Cisco Certification Exam Review:
TCP Load Distribution And Network Address Translation (NAT)
By Chris Bryant, CCIE #12933
A "side effect" of NAT is that an entire server farm can be represented by a single address. This also hides the IP addresses of the servers in the farm to be hidden to users outside the network.
This network has three servers with private addresses 10.1.1.5 - 7. With the NAT router performing the needed translation, the three servers are represented to the outside world by the address 126.96.36.199. As data enters the NAT router destined for this address, the NAT router will translate that address into either 10.1.1.5, .6, or .7.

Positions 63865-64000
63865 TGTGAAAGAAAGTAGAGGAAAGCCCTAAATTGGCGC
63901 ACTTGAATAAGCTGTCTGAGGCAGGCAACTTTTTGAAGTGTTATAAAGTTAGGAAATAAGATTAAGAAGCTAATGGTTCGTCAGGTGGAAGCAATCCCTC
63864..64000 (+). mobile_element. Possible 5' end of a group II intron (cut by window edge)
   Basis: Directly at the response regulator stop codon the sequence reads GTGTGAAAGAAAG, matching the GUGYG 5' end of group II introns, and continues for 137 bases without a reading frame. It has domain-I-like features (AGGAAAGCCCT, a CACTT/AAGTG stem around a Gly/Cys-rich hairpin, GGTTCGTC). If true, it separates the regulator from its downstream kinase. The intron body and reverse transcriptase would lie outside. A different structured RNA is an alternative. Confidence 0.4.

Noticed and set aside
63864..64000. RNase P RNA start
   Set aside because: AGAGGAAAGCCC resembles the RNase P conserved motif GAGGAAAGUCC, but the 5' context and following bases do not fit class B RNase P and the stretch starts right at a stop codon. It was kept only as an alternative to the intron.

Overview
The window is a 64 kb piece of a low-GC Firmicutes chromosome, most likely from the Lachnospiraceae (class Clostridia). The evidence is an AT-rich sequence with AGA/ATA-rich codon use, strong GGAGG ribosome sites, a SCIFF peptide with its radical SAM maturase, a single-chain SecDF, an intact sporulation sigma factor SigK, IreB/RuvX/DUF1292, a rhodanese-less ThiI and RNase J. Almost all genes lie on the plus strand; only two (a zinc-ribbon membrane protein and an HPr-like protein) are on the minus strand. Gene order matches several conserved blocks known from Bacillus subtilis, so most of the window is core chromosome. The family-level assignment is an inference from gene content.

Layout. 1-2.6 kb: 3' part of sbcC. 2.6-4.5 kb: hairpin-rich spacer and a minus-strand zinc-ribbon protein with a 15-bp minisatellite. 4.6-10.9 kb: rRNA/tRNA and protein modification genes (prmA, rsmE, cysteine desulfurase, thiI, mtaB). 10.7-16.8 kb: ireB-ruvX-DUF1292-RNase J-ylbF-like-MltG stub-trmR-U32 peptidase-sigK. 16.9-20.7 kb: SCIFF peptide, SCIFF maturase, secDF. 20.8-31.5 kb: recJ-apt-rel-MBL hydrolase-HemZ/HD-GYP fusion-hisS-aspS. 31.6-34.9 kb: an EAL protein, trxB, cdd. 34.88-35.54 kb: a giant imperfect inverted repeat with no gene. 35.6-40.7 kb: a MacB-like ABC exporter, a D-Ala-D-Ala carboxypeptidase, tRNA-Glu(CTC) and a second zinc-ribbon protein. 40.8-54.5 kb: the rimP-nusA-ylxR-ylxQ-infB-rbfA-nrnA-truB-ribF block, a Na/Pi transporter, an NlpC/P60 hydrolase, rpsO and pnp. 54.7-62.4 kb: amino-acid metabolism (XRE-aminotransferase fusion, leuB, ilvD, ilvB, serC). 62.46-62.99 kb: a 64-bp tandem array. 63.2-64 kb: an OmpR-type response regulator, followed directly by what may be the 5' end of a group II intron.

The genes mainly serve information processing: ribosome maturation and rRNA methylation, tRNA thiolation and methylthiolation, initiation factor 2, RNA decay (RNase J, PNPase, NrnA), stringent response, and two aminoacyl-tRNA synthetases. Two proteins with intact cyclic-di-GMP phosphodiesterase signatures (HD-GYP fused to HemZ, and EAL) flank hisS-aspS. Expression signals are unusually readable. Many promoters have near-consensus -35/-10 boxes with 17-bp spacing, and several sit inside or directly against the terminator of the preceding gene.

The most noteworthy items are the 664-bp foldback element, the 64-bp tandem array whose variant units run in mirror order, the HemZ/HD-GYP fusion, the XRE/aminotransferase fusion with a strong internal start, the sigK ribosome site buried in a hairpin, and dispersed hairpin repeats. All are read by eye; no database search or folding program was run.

That's where the "load distribution" comes in, with each router handling roughly a third of the load. This load distribution is performed in a round-robin fashion. In the above exhibit, each server has been sent some data, and the process has started again with 10.1.1.5.
Note that using TCP Load Distribution does not require the servers to have RFC 1918 addresses. They could have routable addresses, but we might still want them represented by a single address.
The big drawback is that there's no dynamic mechanism here for the NAT router to realize that one of the servers in the farm has gone down, and as a result packets are dropped, as we see in the following network. 10.1.1.5 has gone down, but the NAT process does not realize this.
The NAT router will continue to send data round-robin, and packets sent to the down server are "black-holed".
To your success,